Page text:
The Language-Culture project, the interdisciplinary study of “languageculture”, entails an approach in which ideology, and linguistic and cultural forms and practices are studied in relation to each other. The research aims at generating insight into how internalized norms and values, fixed categories, and dominant ideologies interfere with each other, and how they might enhance, or work against, each other in the (unconscious) preferences that people have for certain linguistic and cultural elements.Read more...
The ethnological focus on oral culture within the Meertens Institute is on folktales and folksongs. In the group Lied- en Verhaalcultuur (“Song and story culture”) research is being conducted into the repertoire of songs and folktales in the Netherlands, and particularly into their national and international tradition, transmission, meaning as well as variation across regional and political borders.Read more...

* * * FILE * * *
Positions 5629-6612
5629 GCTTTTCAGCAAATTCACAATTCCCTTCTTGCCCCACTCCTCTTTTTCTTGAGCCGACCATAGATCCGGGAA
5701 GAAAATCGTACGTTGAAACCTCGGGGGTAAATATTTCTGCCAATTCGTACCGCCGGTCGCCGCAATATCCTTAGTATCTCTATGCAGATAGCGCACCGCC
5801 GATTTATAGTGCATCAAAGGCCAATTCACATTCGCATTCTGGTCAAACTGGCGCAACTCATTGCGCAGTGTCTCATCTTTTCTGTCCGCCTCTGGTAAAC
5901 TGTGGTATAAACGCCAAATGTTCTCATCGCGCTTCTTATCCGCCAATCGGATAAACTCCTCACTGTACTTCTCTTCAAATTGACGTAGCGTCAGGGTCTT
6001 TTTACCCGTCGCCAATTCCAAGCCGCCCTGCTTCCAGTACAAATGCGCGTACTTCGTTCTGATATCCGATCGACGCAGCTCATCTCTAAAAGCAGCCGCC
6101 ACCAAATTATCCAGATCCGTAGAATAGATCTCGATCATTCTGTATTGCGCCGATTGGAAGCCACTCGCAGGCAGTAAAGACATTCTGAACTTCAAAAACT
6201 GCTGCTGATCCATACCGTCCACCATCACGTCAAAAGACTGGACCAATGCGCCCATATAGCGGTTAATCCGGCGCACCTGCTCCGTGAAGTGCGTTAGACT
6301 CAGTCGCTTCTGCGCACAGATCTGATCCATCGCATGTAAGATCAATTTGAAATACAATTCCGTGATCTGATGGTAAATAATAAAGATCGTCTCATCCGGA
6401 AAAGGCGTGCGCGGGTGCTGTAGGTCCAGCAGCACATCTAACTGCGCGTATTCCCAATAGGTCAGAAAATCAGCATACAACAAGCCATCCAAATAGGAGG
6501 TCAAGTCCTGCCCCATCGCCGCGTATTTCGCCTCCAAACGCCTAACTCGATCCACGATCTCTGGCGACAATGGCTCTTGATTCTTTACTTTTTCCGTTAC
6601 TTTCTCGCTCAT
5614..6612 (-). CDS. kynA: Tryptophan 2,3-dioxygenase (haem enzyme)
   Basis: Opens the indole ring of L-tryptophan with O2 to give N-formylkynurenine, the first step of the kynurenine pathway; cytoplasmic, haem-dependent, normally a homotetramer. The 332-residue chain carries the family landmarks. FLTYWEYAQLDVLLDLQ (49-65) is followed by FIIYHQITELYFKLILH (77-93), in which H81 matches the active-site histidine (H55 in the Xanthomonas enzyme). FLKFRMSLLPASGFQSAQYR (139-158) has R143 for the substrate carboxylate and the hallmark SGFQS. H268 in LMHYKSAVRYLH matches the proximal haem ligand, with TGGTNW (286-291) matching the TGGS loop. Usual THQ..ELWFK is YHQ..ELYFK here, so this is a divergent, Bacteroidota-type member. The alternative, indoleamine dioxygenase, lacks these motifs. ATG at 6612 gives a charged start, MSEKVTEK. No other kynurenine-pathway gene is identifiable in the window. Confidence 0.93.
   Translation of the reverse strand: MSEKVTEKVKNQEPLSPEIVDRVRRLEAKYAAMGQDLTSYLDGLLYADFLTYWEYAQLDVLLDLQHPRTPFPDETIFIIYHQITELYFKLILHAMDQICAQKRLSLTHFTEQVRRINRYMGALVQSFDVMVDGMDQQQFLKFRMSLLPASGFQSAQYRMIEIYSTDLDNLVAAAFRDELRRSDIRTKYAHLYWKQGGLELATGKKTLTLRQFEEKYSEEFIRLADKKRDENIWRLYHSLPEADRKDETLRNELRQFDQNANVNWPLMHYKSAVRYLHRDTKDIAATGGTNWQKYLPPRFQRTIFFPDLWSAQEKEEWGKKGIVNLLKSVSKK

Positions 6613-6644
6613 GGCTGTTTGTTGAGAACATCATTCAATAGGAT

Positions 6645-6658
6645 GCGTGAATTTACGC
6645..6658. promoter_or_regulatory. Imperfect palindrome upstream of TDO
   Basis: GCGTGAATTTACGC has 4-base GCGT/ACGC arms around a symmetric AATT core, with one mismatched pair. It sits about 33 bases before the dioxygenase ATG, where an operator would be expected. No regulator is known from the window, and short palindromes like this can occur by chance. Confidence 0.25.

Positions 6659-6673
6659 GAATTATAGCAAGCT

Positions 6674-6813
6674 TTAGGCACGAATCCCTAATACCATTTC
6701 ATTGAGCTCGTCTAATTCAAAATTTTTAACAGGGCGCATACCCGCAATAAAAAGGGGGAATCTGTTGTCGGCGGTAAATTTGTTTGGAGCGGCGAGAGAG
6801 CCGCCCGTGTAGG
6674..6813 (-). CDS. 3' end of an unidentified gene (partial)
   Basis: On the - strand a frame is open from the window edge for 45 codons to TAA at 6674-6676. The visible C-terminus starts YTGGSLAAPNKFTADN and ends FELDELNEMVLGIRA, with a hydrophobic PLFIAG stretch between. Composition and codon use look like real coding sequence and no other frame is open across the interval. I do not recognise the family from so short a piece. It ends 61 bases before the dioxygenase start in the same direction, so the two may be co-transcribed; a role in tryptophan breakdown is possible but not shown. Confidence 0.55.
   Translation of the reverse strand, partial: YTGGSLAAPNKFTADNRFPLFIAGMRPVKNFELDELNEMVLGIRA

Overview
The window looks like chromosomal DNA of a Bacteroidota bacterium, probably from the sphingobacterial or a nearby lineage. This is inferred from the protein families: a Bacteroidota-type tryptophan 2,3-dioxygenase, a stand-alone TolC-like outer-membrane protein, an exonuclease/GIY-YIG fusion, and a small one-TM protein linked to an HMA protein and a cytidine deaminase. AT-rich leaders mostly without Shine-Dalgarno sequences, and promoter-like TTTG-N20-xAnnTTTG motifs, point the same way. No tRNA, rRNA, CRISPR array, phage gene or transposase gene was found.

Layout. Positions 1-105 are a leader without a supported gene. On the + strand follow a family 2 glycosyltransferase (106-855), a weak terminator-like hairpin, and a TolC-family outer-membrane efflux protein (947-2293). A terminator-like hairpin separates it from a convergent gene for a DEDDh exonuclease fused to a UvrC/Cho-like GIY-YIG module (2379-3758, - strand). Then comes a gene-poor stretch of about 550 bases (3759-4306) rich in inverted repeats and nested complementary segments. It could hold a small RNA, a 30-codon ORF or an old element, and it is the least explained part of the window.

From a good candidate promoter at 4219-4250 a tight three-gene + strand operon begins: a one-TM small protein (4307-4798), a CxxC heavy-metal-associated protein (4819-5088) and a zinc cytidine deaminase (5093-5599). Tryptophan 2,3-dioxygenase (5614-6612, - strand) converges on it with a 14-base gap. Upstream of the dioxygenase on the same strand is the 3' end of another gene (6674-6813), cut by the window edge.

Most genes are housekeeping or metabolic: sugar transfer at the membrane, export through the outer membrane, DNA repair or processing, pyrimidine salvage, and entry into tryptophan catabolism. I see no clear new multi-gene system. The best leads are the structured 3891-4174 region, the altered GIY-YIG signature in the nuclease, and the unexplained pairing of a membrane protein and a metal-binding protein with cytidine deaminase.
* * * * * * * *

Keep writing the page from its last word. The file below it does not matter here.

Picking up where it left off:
The study of everyday life is central to a number of research projects, which demonstrate several substantial thematic connections. Processes of inclusion and exclusion form the central theme in the broad research project on Dutchness, the research into Black Dutch in the Atlantic world, and the research into Populism, social media and religion.Read more...
Variable and invariable properties of Dutch
These projects take a grammatical perspective and aim at determining both which properties of Dutch seem relatively stable and which are relatively variable, both synchronically and diachronically.
The history of Dutch language contact
The history of Dutch language contact is comprised of a number of projects that look at various stages in history to see how standardisation has affected Dutch varieties. It also takes into account historical processes of standardisation, which might be seen as a response to contact.
Dutch in contact with other languages
These projects investigate from a number of perspectives how language contact affects varieties of Dutch in our present time, both in the Netherlands and elsewhere (the latter mostly in a postcolonial context).